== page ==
Thursday, March 27, 2014

Community News

Participating in Pristine

Gill Bar Cleanup April 5 a 'celebration of nature'

Released by Tyee Bridge, FRK/Voice file photos



sed annually by thousands of outdoor enthusiasts for fishing, ATV riding, camping and other activities, in recent years Gill Bar has been a target for illegal dumping.

But organizers of the annual April cleanup—who have pulled over 32 tonnes of garbage out of the woods and off the Fraser shoreline in the past seven years—believe the tide is turning.

“Thanks to everyone who has promoted this year’s cleanup online and in the community, we’re preparing for our biggest turnout ever,” says Kevin Raffle of Woodtone, a local company that has helped organize cleanups for the past seven years. “We’ve had as many as a hundred people show up, and this year we might break 150.”

The clean-up at the end of Gill Road is a rain-or-shine, family-friendly event sponsored by Woodtone, RBC, Rotz Disposal, the City of Chilliwack and many other partners, including a local Starbucks. It will feature coffee and pastries, free colouring books and a garbage “scavenger hunt” for kids. It culminates in a free barbecue for volunteers.

The 2014 clean-up marks the first year that the Crown lands at Gill Bar have been appointed with preventive signage: a provincial “No Dumping” sign warns of jail time and penalties from $575 to $1 million dollars, and a City of Chilliwack “Don’t Trash Our Future” sign advises of legal dumping facilities in the area.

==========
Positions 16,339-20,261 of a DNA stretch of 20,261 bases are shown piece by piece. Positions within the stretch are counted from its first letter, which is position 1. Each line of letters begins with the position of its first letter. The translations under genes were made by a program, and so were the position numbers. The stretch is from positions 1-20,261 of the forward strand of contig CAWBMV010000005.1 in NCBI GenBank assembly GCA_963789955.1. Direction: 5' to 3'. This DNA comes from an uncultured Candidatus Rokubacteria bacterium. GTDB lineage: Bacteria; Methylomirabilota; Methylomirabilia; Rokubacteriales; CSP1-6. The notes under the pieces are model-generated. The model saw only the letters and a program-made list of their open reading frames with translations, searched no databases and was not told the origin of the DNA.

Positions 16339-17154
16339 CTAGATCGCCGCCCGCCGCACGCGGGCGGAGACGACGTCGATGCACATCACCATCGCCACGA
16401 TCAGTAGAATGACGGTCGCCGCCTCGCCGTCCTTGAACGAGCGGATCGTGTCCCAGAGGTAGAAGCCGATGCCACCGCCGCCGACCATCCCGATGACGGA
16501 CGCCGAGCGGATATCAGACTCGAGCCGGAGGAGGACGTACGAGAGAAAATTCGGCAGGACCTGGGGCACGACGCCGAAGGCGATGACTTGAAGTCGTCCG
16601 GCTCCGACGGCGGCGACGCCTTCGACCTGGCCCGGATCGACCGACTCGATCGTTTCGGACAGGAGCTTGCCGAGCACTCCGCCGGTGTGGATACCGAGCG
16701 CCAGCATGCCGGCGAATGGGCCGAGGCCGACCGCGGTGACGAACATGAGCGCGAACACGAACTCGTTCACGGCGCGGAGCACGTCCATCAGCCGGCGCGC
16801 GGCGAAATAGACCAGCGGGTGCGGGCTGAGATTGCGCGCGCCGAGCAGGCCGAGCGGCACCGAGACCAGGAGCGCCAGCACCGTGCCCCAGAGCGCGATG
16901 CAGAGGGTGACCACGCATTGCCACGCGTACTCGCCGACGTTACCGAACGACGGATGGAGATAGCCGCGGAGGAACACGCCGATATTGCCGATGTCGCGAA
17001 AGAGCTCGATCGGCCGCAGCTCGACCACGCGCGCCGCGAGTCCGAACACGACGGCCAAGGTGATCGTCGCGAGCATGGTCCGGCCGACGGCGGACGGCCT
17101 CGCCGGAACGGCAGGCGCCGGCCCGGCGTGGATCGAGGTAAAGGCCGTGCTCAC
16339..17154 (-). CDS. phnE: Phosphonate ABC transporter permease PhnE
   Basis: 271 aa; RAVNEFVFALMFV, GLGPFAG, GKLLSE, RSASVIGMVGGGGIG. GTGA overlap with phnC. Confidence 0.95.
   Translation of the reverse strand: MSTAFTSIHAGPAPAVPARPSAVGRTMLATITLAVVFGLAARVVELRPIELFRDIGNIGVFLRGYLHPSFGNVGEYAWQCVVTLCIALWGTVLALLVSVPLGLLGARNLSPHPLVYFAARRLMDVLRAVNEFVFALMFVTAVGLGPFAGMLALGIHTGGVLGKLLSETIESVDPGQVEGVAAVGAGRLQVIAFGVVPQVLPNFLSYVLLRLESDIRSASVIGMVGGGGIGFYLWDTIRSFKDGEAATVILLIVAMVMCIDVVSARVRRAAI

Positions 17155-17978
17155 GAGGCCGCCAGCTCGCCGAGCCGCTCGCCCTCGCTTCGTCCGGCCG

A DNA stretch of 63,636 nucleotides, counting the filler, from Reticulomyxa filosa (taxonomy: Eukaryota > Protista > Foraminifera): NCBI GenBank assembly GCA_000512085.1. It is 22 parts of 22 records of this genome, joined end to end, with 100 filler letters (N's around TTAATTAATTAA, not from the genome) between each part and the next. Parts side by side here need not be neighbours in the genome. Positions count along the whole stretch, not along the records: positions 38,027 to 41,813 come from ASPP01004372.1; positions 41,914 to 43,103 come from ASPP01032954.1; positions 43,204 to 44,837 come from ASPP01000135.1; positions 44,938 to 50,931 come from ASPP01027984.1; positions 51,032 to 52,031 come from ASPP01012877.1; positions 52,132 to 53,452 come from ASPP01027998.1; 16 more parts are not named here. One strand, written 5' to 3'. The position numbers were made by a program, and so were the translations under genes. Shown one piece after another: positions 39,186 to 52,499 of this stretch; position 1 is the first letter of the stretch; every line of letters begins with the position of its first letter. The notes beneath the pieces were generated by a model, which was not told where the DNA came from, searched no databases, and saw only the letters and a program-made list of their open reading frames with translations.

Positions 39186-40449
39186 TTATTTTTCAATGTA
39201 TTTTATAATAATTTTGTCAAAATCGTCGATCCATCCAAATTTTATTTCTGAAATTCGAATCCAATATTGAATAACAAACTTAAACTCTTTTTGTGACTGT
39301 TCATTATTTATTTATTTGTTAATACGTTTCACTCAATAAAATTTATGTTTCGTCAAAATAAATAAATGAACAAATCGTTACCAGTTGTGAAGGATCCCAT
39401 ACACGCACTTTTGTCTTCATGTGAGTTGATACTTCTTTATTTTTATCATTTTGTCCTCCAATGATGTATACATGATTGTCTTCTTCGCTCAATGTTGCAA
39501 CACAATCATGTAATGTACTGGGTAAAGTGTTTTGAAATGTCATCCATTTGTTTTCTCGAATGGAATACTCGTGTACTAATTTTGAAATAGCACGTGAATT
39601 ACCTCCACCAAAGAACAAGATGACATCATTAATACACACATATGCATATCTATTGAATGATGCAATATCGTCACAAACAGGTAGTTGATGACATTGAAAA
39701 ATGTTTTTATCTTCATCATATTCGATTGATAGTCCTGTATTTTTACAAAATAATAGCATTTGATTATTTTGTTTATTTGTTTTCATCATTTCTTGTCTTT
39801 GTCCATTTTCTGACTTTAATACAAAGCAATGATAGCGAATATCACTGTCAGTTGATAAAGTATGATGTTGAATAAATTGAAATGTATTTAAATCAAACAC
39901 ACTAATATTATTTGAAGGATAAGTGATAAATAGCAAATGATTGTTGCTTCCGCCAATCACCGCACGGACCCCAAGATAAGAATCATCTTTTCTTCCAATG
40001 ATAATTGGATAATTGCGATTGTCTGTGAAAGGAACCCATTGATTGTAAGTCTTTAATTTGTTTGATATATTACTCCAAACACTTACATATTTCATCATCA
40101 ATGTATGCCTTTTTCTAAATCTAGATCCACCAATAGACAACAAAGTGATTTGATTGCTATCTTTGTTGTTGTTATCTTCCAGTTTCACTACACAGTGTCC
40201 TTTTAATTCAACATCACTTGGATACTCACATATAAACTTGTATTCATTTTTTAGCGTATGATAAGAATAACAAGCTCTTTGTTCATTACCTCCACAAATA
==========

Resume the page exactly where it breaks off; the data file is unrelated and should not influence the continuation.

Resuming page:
The signs are the result of a joint effort by the City of Chilliwack, provincial recreation and conservation officials, and clean-up co-organizers Fraser Riverkeeper (FRK). The signs are a small step in what Tyee Bridge, FRK campaign director, calls a new “zero tolerance” policy in the valley for illegal dumping.

“More and more people are aware of the huge problems we have with illegal dumping in our recreational and natural spaces,” says Bridge. “They’re willing to turn out to these vital clean-ups more than ever, but they’re also getting fed up. They want to see illegal dumpers getting busted and facing stiff penalties.”

To that end, Ministry of Environment conservation authorities — who have jurisdiction over Crown land— are instituting surveillance measures at Gill Bar and other sites.

“The great thing is that these cleanups and the new enforcement efforts are the result of the community response,” says Woodtone’s Raffle. “Cleanup volunteers are saying with their actions how much they care about places like Gill, and about the kind of memories they want their kids to have. It’s a big ‘no’ to polluters and a big ‘yes’ to treating nature right, and enjoying it responsibly. These cleanups are a celebration that way.”

Volunteers are asked to bring boots, a refillable mug or water bottle (to fill up on Starbucks coffee, tea or water from the Chilliwack Water Store), and gloves if possible. 

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